1) Increased half-life
2) Decreased first pass effect

*This is advantageous from a compliance standpoint*


What are conjugated equine estrogens? How are these used clinically?

Natural water-soluble estrogen sulfates
- Higher dose vs. synthetics
- Used for hormone replacement therapy


What are the clinical indications for estrogen therapy?

1) Hypogonadism
2) Hormone replacement therapy
3) Contraception
4) Acne


Specifically, what are the goals of estrogen used in hormone replacement therapy?

1) Maintain bone density
2) Suppress hot flashes
3) Suppress urogenital atrophy

*Often done in post-menopausal women


What risks are associated with estrogen/hormone replacement therapy?

1) CAD
2) CVA
3) PE
4) Invasive breast cancer

*Note that this is seen with 4-5 years of therapy; thus, estrogen is NOT a good choice for long-term HRT*


What can hormone/ estrogen replacement be protective against?

1) Colorectal cancer
2) Hip fracture


What is the MOA of estrogen therapy as a means of contraception?

Negative feedback on the HPG axis that prevents the LH surge necessary for ovulation


What is the MOA of estrogen as an acne treatment?

1) Suppress steroidogenesis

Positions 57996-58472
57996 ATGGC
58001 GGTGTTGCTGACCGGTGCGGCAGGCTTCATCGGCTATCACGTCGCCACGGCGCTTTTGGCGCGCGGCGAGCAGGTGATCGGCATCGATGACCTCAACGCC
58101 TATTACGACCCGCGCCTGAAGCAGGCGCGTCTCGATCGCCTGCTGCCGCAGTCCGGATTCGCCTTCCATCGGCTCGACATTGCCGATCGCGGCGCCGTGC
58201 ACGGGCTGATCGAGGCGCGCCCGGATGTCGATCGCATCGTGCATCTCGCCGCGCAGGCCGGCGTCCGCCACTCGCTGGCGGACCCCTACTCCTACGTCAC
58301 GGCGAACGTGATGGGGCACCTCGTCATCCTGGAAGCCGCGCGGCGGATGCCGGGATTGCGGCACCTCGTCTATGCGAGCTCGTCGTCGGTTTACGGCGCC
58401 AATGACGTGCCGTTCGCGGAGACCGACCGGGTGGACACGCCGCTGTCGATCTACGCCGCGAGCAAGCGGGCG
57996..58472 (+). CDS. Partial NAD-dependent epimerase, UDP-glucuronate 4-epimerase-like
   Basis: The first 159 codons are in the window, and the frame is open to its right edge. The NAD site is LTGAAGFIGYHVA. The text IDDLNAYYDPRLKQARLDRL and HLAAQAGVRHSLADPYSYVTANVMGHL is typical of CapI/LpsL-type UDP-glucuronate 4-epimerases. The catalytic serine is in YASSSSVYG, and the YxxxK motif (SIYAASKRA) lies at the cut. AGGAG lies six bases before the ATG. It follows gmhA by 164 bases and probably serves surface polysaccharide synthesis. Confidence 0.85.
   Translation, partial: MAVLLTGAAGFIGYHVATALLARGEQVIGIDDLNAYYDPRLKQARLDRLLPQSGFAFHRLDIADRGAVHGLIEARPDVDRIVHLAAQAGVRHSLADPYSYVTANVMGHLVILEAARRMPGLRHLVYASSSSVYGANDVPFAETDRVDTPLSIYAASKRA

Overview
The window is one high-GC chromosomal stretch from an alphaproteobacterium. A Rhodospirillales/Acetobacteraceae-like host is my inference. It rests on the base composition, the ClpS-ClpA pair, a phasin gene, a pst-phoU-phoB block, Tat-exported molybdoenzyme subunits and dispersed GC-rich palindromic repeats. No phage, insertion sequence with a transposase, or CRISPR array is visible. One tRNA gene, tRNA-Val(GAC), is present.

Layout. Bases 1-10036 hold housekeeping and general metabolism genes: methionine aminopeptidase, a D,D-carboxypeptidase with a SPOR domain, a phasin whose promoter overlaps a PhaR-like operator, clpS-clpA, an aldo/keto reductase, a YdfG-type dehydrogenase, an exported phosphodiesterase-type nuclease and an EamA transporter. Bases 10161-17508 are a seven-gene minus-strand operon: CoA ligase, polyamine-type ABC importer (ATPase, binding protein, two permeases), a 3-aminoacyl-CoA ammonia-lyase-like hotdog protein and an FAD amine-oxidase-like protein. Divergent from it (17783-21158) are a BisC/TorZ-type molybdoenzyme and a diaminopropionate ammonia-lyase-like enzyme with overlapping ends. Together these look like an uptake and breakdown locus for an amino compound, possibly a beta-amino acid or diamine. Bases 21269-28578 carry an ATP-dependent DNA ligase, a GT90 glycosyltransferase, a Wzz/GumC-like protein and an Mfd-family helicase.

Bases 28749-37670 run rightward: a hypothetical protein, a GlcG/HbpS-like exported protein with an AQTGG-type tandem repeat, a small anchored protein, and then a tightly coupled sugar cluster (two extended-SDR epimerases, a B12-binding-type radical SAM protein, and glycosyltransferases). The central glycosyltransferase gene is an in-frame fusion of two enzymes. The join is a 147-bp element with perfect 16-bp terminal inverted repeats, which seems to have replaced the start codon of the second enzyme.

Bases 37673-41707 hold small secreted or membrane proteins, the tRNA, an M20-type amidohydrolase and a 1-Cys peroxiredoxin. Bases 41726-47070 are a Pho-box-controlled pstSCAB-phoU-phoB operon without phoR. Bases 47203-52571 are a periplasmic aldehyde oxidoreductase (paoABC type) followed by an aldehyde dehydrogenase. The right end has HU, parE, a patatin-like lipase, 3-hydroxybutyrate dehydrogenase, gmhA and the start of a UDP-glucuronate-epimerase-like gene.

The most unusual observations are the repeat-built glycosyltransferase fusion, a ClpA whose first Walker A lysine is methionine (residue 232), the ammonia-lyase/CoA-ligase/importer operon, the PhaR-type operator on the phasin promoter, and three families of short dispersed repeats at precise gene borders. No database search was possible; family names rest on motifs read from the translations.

2) Increase Sex Hormone Binding Globulin (SHBG) to decrease free testosterone


What are the key adverse effects of estrogen therapy (not HRT)?

1) Breast tenderness
2) Endometrial hyperplasia
3) Increased blood coagulation

Also, nausea, cholestasis, migraines, cancer, and bloating


What is the relationship between combined HRT and cancer?

Increased risk of invasive breast cancer

*May be related to progestin not estrogen


What is the relationship between HRT estrogen monotherapy and cancer?

Increased risk of endometrial cancer


What is the relationship between estrogen contraceptive therapy and cancer?

REDUCED ovarian and endometrial cancer


How can estrogen lead to the development of cancer?

1) Trophic effects of the hormone (proliferation promotion)
2) ROS production during metabolism


What are the two parent steroids for the progestins?

Progesterone and 19-nortestosterone


List the progestins.

- Medroxyprogesterone (MPA)
- Norethindrone
- Norgestrel


What are the clinical uses for progestins

1) Contraceptive agents
2) HRT
3) Dysmenorrhea
4) Endometriosis


How does the efficacy of estrogen and progestins compare in prevention of ovulation? Contraception?

Ovulation= progestins only suppress LH surge/ ovulation 80% of the time

Contraception= equal b/c of effect on cervical mucous


What is the effect of progestins used in HRT with estrogen?

Decreased risk of endometrial hyperplasia


What is the MOA of progestins to treat dysmenorrhea?

- Decreased endometrial mass
- Decreased prostaglandin production/ uterine contraction


What is the MOA of progestins to treat endometriosis?

Decreased endometrial proliferation


In theory, what would happen to the endometrial lining with estrogen only? What is the role of progestin?

Continued growth

*Progestins inhibit growth/ proiferation mediated by estrogen